The article highlights the work of Five Rivers Metroparks in improving Dayton’s recreational amenities, including the addition of River Run as a kayaking destination on the Great Miami River near RiverScape.
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The article also highlights the bike trail network that spans more than 340 miles and connects the Dayton region to bikeways around the state, as well as conservation initiatives.
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The article also highlights the role Metroparks play in volunteerism and community connectivity.
“Its impressive community involvement also sets it apart. For the past decade, Five Rivers has offered locals everything from backpacking and horticulture classes to an annual outdoor festival and license-free fishing in trout-stocked ponds. In 2018, Five Rivers programs attracted more than a quarter million participants and locals contributed nearly a million dollars’ worth of volunteer hours,” according to the article.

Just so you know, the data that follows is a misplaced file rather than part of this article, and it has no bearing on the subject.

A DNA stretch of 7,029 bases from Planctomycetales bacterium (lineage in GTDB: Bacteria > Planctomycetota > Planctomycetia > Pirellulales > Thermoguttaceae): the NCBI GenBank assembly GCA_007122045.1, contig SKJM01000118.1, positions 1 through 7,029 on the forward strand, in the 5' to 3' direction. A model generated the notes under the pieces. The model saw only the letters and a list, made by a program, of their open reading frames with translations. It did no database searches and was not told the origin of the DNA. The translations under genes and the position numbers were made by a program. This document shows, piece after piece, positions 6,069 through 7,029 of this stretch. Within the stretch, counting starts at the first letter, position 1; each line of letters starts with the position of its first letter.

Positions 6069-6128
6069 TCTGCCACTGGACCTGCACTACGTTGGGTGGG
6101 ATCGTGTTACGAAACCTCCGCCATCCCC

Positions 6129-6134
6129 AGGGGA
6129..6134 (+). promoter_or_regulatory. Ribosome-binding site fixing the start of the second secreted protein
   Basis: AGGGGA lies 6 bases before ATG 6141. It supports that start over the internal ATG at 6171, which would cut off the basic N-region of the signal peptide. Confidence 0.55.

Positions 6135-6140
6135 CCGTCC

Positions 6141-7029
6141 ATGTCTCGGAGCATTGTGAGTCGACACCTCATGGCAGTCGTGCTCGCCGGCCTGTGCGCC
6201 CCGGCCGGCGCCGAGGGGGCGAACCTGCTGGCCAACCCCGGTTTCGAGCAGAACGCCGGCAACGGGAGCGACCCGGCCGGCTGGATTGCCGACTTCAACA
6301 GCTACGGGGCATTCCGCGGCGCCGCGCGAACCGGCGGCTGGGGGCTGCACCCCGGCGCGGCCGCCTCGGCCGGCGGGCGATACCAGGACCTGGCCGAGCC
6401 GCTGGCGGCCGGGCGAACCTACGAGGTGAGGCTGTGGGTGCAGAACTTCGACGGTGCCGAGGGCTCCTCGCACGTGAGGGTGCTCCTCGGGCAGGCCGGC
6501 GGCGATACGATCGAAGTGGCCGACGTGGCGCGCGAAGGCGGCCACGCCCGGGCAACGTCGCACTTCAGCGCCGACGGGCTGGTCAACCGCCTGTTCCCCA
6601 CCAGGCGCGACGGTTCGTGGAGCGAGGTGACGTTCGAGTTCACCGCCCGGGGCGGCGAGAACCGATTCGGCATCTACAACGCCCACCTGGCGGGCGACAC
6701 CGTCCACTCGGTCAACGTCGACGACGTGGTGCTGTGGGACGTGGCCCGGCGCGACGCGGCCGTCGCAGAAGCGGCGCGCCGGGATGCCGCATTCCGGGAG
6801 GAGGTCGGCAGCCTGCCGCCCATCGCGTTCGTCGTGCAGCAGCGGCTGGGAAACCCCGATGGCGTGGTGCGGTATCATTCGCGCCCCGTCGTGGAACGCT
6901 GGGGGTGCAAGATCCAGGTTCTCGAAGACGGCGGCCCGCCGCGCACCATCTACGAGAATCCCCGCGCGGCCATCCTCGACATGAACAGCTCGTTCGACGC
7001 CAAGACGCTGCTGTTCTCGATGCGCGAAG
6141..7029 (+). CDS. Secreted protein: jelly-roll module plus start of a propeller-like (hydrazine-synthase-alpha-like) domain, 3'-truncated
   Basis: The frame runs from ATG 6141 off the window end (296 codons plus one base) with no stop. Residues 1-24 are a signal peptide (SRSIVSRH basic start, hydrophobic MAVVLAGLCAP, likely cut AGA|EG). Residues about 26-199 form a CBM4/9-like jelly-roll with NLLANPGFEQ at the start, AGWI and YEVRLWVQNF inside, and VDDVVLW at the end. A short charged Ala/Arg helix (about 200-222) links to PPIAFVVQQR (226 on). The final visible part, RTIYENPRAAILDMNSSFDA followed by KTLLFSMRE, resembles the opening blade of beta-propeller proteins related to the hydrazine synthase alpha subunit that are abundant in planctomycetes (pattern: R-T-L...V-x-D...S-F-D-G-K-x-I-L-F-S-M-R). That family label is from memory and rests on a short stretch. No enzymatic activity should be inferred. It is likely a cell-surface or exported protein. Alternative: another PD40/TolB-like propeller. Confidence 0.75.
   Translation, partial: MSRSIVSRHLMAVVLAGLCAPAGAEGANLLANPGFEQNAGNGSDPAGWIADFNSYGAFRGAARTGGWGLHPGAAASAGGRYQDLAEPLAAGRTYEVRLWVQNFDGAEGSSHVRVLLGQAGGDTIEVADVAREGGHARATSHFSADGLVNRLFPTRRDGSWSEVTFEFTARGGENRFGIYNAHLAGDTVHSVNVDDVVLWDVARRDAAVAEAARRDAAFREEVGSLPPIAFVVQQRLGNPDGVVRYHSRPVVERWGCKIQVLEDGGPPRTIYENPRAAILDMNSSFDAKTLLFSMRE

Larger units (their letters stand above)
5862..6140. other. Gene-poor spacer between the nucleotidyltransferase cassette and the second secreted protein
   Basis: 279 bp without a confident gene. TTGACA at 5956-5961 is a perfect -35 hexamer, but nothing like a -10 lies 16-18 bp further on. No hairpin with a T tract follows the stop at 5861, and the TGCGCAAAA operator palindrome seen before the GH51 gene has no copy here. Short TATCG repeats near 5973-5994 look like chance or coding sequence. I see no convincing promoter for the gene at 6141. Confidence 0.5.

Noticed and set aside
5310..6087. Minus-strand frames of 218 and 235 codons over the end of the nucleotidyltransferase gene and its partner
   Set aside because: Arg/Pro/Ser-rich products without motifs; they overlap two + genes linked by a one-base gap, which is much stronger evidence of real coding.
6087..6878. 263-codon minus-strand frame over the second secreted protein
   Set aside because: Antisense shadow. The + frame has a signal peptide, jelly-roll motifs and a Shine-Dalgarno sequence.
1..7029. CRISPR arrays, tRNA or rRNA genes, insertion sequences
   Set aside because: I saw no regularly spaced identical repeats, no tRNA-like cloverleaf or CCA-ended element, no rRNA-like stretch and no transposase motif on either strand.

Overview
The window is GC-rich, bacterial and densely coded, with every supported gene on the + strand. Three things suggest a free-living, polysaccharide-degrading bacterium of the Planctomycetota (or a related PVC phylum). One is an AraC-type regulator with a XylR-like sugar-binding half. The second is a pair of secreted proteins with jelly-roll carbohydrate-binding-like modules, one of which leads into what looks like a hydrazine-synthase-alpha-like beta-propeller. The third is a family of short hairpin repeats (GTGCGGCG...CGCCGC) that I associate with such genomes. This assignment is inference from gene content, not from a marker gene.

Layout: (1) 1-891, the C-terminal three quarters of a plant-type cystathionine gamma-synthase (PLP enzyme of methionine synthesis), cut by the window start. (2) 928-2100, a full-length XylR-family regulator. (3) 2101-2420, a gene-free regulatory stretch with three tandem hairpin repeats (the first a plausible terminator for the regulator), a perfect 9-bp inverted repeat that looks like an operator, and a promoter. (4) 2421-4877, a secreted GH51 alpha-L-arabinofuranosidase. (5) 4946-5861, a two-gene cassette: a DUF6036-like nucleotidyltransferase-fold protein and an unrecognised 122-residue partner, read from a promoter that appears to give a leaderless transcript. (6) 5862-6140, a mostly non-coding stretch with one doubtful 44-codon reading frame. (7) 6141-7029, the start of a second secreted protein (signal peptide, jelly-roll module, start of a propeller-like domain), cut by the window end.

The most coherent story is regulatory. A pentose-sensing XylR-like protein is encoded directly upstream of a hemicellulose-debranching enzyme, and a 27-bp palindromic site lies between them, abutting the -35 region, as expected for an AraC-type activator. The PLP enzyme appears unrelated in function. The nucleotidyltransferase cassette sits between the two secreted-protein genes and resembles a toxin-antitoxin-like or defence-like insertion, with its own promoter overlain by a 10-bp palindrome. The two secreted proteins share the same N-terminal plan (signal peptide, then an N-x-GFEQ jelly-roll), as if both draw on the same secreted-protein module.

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The birthplace of flight increasingly is becoming known as a good place to ride thanks to a new cycling tour, mountain bike park and bike lane additions. The Dayton region is home to the nations largest network of paved, off-street bike trails, and biking opportunities have taken off because of the Link bike-share program, Mikes indoor bike park and public infrastructure investments. But bicycling fanatics have more to be excited about because the Rotary Club of Dayton in September will host the inaugural Tour de Gem The Dayton Cycling Classic. Also, the city of Dayton is working to transform the underutilized Welcome Park near UD Arena into a mountain bike park that officials say will be unlike anything in the immediate area. "Bicycling has a deep history in the Dayton region and continues to be a quality of life amenity, economic driver and contributor in creating a healthy, active community," said Randy Ryberg, outdoor recreation coordinator for Five Rivers MetroParks. TY GREENLEES / STAFF